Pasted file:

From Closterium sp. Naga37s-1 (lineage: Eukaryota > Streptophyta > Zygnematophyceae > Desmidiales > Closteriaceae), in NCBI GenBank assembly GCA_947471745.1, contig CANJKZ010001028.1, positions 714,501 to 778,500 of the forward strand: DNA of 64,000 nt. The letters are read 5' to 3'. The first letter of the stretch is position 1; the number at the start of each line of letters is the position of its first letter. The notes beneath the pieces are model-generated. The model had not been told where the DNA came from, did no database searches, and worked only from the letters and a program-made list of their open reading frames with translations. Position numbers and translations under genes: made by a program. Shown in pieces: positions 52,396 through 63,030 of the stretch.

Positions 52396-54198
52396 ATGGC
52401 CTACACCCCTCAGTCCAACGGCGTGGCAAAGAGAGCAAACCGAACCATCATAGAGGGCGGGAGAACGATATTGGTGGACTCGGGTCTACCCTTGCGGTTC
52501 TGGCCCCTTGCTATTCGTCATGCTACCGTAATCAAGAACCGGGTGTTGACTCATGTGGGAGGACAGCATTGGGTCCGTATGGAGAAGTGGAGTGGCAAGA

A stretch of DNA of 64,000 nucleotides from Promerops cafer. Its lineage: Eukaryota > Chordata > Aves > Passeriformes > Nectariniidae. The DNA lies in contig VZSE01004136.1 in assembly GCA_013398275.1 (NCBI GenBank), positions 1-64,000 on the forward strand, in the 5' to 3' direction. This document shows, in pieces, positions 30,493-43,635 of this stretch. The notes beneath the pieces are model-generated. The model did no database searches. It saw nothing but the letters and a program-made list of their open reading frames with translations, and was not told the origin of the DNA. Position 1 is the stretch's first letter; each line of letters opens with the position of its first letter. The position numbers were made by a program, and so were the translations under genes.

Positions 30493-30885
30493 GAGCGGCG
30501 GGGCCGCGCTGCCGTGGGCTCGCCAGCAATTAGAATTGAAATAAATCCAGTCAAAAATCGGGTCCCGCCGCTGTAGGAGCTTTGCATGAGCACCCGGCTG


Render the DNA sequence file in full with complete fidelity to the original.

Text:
From Closterium sp. Naga37s-1 (lineage: Eukaryota > Streptophyta > Zygnematophyceae > Desmidiales > Closteriaceae), in NCBI GenBank assembly GCA_947471745.1, contig CANJKZ010001028.1, positions 714,501 to 778,500 of the forward strand: DNA of 64,000 nt. The letters are read 5' to 3'. The first letter of the stretch is position 1; the number at the start of each line of letters is the position of its first letter. The notes beneath the pieces are model-generated. The model had not been told where the DNA came from, did no database searches, and worked only from the letters and a program-made list of their open reading frames with translations. Position numbers and translations under genes: made by a program. Shown in pieces: positions 52,396 through 63,030 of the stretch.

Positions 52396-54198
52396 ATGGC
52401 CTACACCCCTCAGTCCAACGGCGTGGCAAAGAGAGCAAACCGAACCATCATAGAGGGCGGGAGAACGATATTGGTGGACTCGGGTCTACCCTTGCGGTTC
52501 TGGCCCCTTGCTATTCGTCATGCTACCGTAATCAAGAACCGGGTGTTGACTCATGTGGGAGGACAGCATTGGGTCCGTATGGAGAAGTGGAGTGGCAAGA

A stretch of DNA of 64,000 nucleotides from Promerops cafer. Its lineage: Eukaryota > Chordata > Aves > Passeriformes > Nectariniidae. The DNA lies in contig VZSE01004136.1 in assembly GCA_013398275.1 (NCBI GenBank), positions 1-64,000 on the forward strand, in the 5' to 3' direction. This document shows, in pieces, positions 30,493-43,635 of this stretch. The notes beneath the pieces are model-generated. The model did no database searches. It saw nothing but the letters and a program-made list of their open reading frames with translations, and was not told the origin of the DNA. Position 1 is the stretch's first letter; each line of letters opens with the position of its first letter. The position numbers were made by a program, and so were the translations under genes.

Positions 30493-30885
30493 GAGCGGCG
30501 GGGCCGCGCTGCCGTGGGCTCGCCAGCAATTAGAATTGAAATAAATCCAGTCAAAAATCGGGTCCCGCCGCTGTAGGAGCTTTGCATGAGCACCCGGCTG